Published by Andy from The Travel Hub
Andy is one of the Co-Founders of The Travel Hub. Living in Dubai not only provides a great base for travel, but also the opportunity to experience an incredible city at home.
If you don't think Dubai has a rich history and culture, you definitely need to go and visit Old Town on the banks of Dubai Creek.
Skyscrapers and shiny sports cars dominate the Dubai we know today, often overshadowing the history and culture of the Emirate. But only a short distance from the luxury malls and opulent hotels, is Old Dubai, where the city’s past has been preserved.
Long before the high-rises dominated the skyline, the city of Dubai was a fishing village focused around Dubai Creek - a port for fishing, trading and a large pearl industry. The wharf, located on the North bank, is still a hub for trade boats carrying a vast array of products and supplies from many African and Asian regions. A small walk along this trader’s marina leaves you marveling at the load and stability of these vessels, carrying from food to SUV’s.
Adjacent to the cargo vessels and dhows lies a bustling Abra station, taking commuters to various stops across the creek. For just 1 dirham (USD 0.30), passengers can hop on, and enjoy the breezy 5-10min journey across this busy channel. Abra’s run every few minutes throughout the day and are an easy and authentic way of getting around.
Across the waters from the original commercial centre of the city are unique eateries and stops that will take you through the birth of the Emirates, while offering you a cultural dip into what many incorrectly perceive to be a city without soul. It is here you will find the true beating heart of this desert metropolis, complete with old city haggling and endless daily bartering.
It’s a good idea to spend the better part of a day in Old Dubai. When you arrive across the creek from your Abra ride, you will find The Creekside Restaurant & Café – a traditional style eatery with local dishes and twists on continental favourites. The breakfast menu is impressive, and the French toast is served with flavors of date and pomegranate – a must try! The cafe is a true hidden gem in the ‘old ‘city, and well worth the stop and the calories.
The laneways along the creek house trinkets and treasures from across the region. Don’t be surprised if you’re greeted by over enthusiastic store-keepers speaking a variety of languages as they lobby for you to spend time at their store purchasing from anything traditional local garb, colourful fabrics, souvenirs and Indian leathers.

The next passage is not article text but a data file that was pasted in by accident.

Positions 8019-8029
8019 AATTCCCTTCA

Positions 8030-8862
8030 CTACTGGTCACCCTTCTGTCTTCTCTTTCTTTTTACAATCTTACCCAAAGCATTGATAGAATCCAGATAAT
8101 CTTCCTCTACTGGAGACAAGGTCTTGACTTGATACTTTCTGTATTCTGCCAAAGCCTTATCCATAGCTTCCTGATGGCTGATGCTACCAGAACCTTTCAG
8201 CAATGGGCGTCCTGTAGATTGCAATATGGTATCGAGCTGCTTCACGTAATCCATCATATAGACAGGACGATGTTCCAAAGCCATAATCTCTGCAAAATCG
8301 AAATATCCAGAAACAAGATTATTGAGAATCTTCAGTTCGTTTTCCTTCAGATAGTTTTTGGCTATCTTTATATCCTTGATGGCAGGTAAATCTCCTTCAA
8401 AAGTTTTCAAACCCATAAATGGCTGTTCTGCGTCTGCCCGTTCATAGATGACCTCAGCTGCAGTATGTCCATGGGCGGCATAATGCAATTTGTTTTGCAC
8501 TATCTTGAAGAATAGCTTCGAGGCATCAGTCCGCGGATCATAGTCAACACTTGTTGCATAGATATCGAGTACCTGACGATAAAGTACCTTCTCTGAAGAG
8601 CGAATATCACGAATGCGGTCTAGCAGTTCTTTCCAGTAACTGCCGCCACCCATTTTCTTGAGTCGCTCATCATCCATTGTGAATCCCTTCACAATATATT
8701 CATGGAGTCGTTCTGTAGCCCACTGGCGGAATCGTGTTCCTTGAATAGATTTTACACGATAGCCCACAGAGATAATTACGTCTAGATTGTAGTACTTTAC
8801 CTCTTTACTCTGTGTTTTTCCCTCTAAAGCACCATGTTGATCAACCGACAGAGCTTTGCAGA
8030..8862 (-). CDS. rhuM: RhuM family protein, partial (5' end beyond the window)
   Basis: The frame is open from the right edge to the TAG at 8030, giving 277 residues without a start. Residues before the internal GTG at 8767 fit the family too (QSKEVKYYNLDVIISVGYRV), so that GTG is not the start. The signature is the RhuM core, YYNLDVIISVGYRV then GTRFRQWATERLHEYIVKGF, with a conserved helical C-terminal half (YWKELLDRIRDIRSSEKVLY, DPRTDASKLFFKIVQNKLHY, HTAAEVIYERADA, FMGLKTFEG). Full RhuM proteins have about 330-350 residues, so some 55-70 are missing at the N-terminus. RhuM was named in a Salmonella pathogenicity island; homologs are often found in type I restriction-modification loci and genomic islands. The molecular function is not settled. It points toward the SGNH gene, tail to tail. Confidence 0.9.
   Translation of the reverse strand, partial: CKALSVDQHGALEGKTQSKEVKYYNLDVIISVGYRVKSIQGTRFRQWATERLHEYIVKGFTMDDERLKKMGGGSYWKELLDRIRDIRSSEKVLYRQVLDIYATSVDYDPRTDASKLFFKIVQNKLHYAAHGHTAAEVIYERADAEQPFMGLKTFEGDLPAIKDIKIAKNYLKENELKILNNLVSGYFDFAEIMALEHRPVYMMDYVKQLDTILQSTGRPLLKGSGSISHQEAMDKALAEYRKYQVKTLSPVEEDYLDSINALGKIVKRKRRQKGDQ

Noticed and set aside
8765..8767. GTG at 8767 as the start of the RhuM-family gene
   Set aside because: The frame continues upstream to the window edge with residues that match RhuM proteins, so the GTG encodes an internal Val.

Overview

Following the shopping passage will lead you up to the bustling area of Bur Dubai. Between culture, commerce, and many consulates this area offers a diverse range of activities for visitors to enjoy. A short walk from the textile souk and creek area lies Al Fahidi Fort - a museum with images and antiques, the fort is a remarkably preserved piece of traditional Gulf architecture. This is the original fort for the city of Dubai, and was for some time the residence of the Ruling Family. The museum can be visited every day except Friday, and admission is a mere 3 dirhams for adults and 1 dirham for children.
Nearby is the Sheikh Mohammed Centre for Cultural Understanding, which has a wonderful display of local Arabic artwork. So much of the history and culture of the UAE is depicted in the collections of both old and modern art. Climbing the narrow staircases and wondering through the wind towers that house the collections offer a glimpse into how buildings looked before the highrises took over.
A short hop up from the Fort is the picturesque Arabian Teahouse Café. A perfect stop for lunch on a walking tour of the area, the cafe serves Middle Eastern specialties along with over 100 different varieties of tea to sample. Guests can sit among the famous blue benches and enjoy the traditional past-time of smoking the shisha pipe with one of many fruity flavors.
As the sun starts to dip, and the Souks light up, head back across the creek and start your evening adventures through the Spice and Gold Souks. The aromas of the Spice Souk are enchanting and stalls house an array of treasured spices and incense from all over the world. My personal favourite is the Frankincense from Oman – when put over a small coal in a burner it creates an incredible perfume that fills a room. The Gold Souk is a great place to fine tune your haggling skills and if your are looking to buy jewelry or a gift, the prices are extremely competitive. The Government regulates the souk very closely, so you can be sure that the jewelry sold is the real deal!
To bring your day of exploring in Old Dubai to a close, sail the evening away on one of the dinner dhow cruises. The brightly lit vessels serve a traditional Middle Eastern buffet and slowly pass along through the areas you have explored. From here you will see the lights of the tall buildings now surrounding the former hub of the city.
Whilst Dubai has expanded outwards and upwards around it, the creek area remains a wonderful glimpse into what life was like decades earlier. Whether you are a resident or a visitor to the city, you will appreciate taking the time to explore Old Town Dubai and immerse yourself in this city’s beautiful culture.